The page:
by Julius Eason
A workers’ strike at the Spirited Goat Coffee House in Yellow Springs, Ohio stirred up controversy in mid-June, following a list of demands that were spread throughout the village. Katheryn Amend, now a former employee of the Spirited Goat, drew up the document with the support of fellow coworkers, following a last-straw incident wherein the cafe’s owner, Michael Herington, had a heated dispute with two of his employees and fired them on the spot.
The list of demands were drawn up the following day, compiled of grievances Amend claims had been brought to Herington’s attention months prior, to no avail. Demands such as a definitive schedule, the rectification of several long-standing maintenance issues, and a more professional work environment were listed. Also among those listed were more pressing concerns, such a higher wage of $15 an hour, worker’s compensation and social security, and a legal payroll system.
Two and a half years ago, Amend spent three months trying to get a job at the coffee shop she frequented while attending Antioch College. A few informal interviews later, and Katheryn was a member of the workforce, a workforce that was paid in cash with no benefits to speak of. “Because of the legal peril thing, [Herington] needed to vet people to see whether or not he could trust them,” she said. “It was nice money, I can’t lie. But we always brought up the issue. ‘Let’s legitimize this, let’s try.’ What would happen if a 16-year-old working there was injured? For us, it was more about responsibility.”
Herington’s behavior increasingly made for a work environment Amend says made her uncomfortable. The cafe owner often couldn’t be bothered with minor issues such as restocking tissue paper in the restroom, and grew agitated when employees questioned him about their hours. Herington would often fill in and relieve his employees, but that would often result in a worker’s hours being cut short upon his arrival, or a worker having to stay beyond the agreed-upon time if Herington was running late.
Undesirables amongst the clientele were also an issue for the staff. Customers would at times be harassing, and Amend stated she and other workers witnessed open containers and underage drinking within the establishment. Since the Spirited Goat fostered such an eclectic mix of people, and since Herington was both welcoming of the diverse culture and hesitant to involve the authorities, there was little the staff members could do.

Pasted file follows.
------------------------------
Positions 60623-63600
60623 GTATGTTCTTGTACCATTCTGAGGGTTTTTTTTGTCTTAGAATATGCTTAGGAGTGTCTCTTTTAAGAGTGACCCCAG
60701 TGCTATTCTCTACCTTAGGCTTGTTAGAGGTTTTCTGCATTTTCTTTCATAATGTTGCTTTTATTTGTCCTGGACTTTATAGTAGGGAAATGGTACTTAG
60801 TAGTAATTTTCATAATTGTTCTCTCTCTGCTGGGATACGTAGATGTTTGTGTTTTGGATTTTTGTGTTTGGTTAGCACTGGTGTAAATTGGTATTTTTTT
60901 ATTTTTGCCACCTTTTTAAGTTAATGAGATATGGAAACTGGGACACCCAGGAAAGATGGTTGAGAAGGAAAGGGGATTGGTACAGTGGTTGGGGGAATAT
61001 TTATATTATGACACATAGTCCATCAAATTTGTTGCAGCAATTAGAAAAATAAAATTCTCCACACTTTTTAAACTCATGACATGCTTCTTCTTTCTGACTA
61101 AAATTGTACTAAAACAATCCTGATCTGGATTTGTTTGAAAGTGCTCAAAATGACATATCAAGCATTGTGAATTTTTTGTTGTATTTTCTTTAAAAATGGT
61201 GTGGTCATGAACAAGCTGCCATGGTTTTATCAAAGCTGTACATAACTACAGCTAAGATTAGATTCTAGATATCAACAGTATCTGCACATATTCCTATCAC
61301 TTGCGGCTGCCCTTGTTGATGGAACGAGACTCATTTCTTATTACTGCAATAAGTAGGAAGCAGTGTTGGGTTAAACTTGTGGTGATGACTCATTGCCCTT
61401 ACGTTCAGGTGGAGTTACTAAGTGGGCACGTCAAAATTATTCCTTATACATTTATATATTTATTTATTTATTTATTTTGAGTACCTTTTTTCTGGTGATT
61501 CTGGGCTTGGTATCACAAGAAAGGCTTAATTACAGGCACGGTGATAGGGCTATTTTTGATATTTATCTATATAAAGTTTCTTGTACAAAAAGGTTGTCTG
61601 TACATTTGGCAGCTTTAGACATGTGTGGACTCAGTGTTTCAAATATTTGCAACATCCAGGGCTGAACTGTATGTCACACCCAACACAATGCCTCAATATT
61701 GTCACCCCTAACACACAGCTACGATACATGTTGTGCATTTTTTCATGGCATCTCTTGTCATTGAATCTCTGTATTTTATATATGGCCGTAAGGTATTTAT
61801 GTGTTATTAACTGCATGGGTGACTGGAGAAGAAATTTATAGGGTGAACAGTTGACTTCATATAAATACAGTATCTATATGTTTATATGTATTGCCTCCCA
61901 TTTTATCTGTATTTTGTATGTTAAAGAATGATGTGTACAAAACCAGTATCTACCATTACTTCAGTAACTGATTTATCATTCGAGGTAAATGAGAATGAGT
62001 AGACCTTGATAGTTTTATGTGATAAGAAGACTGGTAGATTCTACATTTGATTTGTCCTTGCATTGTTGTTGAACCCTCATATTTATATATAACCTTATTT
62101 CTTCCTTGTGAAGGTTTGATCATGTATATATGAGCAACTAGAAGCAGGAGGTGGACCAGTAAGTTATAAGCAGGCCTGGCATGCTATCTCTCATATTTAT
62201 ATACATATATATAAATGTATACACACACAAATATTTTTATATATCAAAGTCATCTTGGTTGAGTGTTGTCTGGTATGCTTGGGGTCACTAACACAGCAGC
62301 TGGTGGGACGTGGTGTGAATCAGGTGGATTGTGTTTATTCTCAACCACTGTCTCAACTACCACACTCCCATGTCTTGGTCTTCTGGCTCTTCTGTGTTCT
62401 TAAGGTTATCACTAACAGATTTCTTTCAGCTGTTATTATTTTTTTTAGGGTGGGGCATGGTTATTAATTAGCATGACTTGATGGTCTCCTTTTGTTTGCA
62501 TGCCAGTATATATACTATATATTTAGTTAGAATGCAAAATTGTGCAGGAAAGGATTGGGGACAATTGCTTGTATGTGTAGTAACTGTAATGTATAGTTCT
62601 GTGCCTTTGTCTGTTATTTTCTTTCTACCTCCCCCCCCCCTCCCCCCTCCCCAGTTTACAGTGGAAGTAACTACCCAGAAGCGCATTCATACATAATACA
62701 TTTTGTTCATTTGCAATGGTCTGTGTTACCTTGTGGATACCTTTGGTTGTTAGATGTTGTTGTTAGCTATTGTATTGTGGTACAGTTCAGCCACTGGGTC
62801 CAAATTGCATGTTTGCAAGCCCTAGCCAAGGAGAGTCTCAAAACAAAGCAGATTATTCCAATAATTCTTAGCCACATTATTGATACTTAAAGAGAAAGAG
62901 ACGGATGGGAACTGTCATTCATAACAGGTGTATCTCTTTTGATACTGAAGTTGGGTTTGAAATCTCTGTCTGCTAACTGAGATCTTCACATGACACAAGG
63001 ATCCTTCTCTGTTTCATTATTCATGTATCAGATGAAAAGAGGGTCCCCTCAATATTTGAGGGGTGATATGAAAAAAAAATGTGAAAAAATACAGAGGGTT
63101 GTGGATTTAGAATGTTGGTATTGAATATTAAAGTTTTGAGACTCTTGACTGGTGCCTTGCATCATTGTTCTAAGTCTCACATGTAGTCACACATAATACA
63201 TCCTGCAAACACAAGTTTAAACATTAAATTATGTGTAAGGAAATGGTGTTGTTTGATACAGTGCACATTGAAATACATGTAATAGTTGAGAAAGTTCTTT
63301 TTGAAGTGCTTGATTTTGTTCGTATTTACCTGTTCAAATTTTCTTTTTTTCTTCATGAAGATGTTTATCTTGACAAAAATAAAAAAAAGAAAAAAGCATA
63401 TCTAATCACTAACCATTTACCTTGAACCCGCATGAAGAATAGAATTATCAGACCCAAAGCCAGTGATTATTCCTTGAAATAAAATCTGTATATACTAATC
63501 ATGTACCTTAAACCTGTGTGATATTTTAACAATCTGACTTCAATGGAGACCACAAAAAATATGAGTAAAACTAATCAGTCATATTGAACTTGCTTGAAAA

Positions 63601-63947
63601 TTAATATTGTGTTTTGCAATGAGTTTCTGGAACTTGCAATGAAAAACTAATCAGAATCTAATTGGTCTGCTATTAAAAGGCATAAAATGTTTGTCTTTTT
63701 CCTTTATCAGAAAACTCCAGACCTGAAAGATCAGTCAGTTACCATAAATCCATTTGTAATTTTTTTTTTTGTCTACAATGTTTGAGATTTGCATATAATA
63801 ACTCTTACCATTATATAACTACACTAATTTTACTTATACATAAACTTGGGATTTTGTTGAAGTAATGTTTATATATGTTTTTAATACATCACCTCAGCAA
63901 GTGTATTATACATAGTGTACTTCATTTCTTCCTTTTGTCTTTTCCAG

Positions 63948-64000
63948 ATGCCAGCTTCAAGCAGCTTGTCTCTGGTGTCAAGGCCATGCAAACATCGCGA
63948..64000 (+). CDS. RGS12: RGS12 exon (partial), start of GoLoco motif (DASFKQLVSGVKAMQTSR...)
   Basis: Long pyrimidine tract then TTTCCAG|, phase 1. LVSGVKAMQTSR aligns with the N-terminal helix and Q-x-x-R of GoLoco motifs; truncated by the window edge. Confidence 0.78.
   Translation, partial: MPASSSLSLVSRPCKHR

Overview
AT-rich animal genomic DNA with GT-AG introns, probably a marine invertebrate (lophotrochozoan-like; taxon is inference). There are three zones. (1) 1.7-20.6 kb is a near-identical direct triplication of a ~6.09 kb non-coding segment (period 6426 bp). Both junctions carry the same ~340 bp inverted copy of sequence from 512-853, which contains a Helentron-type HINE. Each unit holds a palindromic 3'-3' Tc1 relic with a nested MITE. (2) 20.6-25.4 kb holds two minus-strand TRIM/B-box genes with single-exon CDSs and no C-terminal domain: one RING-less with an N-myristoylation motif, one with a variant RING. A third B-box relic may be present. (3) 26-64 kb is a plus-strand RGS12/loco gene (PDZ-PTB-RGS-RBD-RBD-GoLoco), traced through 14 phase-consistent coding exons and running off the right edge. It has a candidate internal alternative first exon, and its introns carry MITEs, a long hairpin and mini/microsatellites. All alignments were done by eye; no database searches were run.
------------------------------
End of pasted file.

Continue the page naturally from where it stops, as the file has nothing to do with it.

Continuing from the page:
According to the Yellow Springs News, Herington claimed his employees never approached him with their concerns before they decided to strike. While admitting that the minimum wage issue needs to be addressed, as a small business owner, the profit margins don’t allow him to nearly double his employees’ pay. Ohio’s minimum wage is $7.95 an hour, with Spirited Goat employees taking home $8 an hour plus tips. In regards to the payroll system and workers compensation, Herington told the publication he thought he had the option of hiring independent contractors. Employees were asked to fill out a 1099 tax form.
The flyers communicating intent to strike were posted about town, and a thread in the open Facebook group Yellow Springs Open Discussion soon grew 800 comments strong in debate over the issue, with most discussing the striker’s demand for $15 an hour, which Amend said was simply a bargaining point.
“Everyone harped on the $15, but it’s part of negotiation. It wasn’t a hard line. But everything else on that list was non negotiable,” she said.
Since the flyers’ release, the workers had planned to meet with Herington through mediator John Gudgel of the Yellow Springs Village Mediation Program. Talks fell through when Herington declined the offer.
Around the same time, the Rust Belt School, a center for Marxist education based in Yellow Springs, published a pamphlet asking for a minimum wage increase of $15 an hour, stating that “the minimum wage is an insult to the working class,” and urging readers to demand a raise in minimum wage from the Yellow Springs Village Council.
Matt Carson, co-founder of the Rust Belt School, said that while they were not operating in conjunction with the strike workers, he supported “all workers’ rights to organize,” and the literature was simply meant to educate readers on a larger struggle.
“It’s not teenagers working these incredibly low wage jobs, these are people with families trying to live on minimum wage, or slightly above minimum wage. Eight dollars an hour is above minimum wage, but that doesn’t add up to very much on a paycheck when you’re working twenty hours a week. It’s insulting.”
The staff members involved in the strike are no longer employed at the Spirited Goat Coffee House. Amend says herself and those involved had second jobs already; she has since picked up more hours at a retail job in Beavercreek, and continues to finish school. The former employees are currently working with the National Labor Relations Board to acquire unpaid wages during the strike.